Figures released later today (Monday 30 October 2017) by Fertility Fairness highlight the postcode lottery that exists for people seeking IVF treatment in the UK and the cuts to funding in most areas in recent years. Almost all the local clinical commissioning groups in the UK now fail to comply with NICE recommendations and some are not funding IVF at all.
Professor Adam Balen, British Fertility Society Chairperson and member of the Fertility Fairness Steering Committee said “As a clinician, I am dismayed to see these figures. This is yet more evidence of a worrying trend where NHS funding available for IVF is being severely eroded, thanks to the decisions made by CCGs. I meet people every day who are desperate to become parents and for them, IVF is the only option. Many patients will not be able to self-fund and nor should they; we have an NHS for a reason and that is to underpin the wellbeing of the UK.
“Infertility is a real disease, recognised as such by the WHO, that requires treatment because of the direct and indirect burden of ill health on the NHS and wider society; we simply must be able to offer effective treatments and for some patients that means three full cycles of IVF.
“61% of CCGs say they are offering one cycle when in fact more than half of those are actually offering only a partial cycle – an important distinction that Fertility Fairness have pushed them on for this report. They have also shown that some CCGs are applying additional restrictions such as childlessness or age that are not recommended by NICE. That leaves us with just a handful of CCGs that are properly funding IVF and we now have seven CCGs across the UK who aren’t funding it at all! That’s a postcode lottery by any other name and is vastly unfair.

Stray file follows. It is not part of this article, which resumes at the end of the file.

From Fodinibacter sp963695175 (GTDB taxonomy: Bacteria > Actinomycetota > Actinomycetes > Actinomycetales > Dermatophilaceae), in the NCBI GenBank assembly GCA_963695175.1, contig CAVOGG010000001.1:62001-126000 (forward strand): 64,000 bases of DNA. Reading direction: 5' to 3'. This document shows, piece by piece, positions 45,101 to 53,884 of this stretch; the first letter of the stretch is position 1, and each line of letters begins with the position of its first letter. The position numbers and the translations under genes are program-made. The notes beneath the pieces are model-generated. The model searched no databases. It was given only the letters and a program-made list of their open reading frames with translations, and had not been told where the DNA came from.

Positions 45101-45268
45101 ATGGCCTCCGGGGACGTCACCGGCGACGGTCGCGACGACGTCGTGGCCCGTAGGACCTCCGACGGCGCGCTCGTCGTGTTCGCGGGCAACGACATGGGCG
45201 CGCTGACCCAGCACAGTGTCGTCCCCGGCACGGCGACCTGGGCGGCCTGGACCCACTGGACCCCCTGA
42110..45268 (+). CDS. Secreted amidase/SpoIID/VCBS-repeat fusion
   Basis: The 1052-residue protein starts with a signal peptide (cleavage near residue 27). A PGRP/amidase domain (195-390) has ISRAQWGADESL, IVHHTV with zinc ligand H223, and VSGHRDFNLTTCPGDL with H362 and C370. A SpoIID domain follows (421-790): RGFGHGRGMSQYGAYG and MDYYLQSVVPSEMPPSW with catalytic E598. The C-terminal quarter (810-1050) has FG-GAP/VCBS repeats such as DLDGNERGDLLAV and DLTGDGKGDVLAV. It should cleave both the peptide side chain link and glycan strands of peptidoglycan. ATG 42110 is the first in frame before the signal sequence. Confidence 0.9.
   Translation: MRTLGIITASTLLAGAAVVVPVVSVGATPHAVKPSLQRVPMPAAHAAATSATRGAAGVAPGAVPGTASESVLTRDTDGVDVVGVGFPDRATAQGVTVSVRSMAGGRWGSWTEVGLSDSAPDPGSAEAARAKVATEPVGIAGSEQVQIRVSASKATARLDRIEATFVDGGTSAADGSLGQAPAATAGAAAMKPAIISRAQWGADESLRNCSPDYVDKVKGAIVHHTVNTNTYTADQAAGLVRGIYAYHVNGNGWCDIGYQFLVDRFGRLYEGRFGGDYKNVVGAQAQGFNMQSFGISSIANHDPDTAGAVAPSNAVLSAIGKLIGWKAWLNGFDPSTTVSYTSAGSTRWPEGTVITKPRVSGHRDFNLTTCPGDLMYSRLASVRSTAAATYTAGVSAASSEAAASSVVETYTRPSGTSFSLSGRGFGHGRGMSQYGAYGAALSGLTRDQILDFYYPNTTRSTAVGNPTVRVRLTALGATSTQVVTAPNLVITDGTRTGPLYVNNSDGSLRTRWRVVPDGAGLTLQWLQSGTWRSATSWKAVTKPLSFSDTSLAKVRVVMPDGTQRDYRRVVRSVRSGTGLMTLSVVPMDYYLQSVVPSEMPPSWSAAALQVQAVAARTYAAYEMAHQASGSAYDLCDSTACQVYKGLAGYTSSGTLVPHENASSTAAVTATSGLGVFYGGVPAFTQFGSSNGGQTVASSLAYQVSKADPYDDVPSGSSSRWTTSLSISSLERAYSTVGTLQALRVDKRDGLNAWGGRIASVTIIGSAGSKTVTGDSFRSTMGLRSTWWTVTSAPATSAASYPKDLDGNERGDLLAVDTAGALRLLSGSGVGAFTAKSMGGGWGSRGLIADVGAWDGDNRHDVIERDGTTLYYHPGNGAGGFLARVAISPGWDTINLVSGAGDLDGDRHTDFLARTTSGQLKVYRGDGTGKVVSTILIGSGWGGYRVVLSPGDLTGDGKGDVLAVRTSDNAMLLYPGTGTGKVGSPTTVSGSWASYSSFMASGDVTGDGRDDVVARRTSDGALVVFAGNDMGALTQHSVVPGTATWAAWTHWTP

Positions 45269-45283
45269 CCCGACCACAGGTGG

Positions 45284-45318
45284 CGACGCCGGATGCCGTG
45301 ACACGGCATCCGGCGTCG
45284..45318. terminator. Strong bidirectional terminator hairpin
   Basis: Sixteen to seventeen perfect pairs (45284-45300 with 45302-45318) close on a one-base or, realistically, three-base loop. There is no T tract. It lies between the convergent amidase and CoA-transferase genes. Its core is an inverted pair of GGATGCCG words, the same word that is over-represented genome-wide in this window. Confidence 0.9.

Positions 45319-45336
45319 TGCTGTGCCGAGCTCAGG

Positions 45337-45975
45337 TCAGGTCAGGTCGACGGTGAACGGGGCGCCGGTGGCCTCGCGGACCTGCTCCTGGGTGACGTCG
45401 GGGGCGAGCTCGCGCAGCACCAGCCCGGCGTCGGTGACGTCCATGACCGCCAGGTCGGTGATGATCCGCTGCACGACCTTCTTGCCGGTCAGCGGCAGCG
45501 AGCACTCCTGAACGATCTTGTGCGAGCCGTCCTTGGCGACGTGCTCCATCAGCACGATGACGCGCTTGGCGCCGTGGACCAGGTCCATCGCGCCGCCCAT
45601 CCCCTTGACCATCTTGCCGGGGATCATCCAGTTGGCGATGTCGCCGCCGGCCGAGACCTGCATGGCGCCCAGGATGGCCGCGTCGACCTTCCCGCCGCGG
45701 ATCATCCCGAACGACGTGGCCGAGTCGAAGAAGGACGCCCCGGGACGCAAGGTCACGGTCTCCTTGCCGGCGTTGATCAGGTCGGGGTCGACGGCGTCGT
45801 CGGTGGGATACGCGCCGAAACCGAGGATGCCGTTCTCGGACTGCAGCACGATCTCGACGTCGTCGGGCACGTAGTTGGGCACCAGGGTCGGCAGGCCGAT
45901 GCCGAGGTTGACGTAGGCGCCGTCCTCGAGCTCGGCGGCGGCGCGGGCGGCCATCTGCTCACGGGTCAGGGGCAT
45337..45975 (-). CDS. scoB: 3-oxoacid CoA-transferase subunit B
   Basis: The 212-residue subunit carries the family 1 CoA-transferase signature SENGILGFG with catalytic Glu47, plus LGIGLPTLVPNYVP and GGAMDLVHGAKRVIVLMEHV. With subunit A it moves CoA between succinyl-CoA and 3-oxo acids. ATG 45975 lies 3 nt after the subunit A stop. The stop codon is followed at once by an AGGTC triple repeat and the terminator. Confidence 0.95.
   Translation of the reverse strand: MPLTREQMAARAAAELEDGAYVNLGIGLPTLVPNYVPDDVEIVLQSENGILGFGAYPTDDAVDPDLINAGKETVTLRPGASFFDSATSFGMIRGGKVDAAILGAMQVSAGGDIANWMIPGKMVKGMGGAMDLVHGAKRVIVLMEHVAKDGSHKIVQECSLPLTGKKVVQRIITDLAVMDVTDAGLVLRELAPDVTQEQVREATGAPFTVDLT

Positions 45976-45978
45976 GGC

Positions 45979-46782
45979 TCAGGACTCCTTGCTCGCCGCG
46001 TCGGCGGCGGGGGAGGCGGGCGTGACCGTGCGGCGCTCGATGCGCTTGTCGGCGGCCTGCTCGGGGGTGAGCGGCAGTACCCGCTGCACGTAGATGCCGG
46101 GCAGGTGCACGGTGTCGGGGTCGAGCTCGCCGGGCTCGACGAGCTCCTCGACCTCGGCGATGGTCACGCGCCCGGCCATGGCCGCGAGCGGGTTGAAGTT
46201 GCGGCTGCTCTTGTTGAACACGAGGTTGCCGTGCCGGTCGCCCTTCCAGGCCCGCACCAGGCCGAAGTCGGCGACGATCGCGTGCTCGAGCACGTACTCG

“We know that there are problems with CCGs – the King’s Fund reported in 2016 that engagement between CCGs and GPs was poor. This is particularly disappointing given that the whole point of CCGs was to enable local decision making on the basis of local needs, as well as empowering health providers to effectively treat the conditions and diseases they are presented within the clinic. Instead, they have come up with blanket policies that specifically disadvantage patients experiencing infertility. It is going to be important to get to the bottom of this and ask: is it funding, competing for health issues, or just poor management that has led to this unconscionable situation?”
The British Fertility Society was founded in 1972, by a small group with a common interest in infertility. Since then the burgeoning knowledge in this exciting area of medicine has resulted in the development and introduction of many new reproductive technologies and into clinical practice. The British Fertility Society has grown alongside the development of our speciality and now actively promotes the sharing of knowledge, further education and raising standards of practice.
Today, the Society recognises the multi-disciplinary nature of science and practice of reproductive medicine and welcomes andrologists, counsellors, embryologists, endocrinologists, nurses, and other professional groups working in this field, into its membership.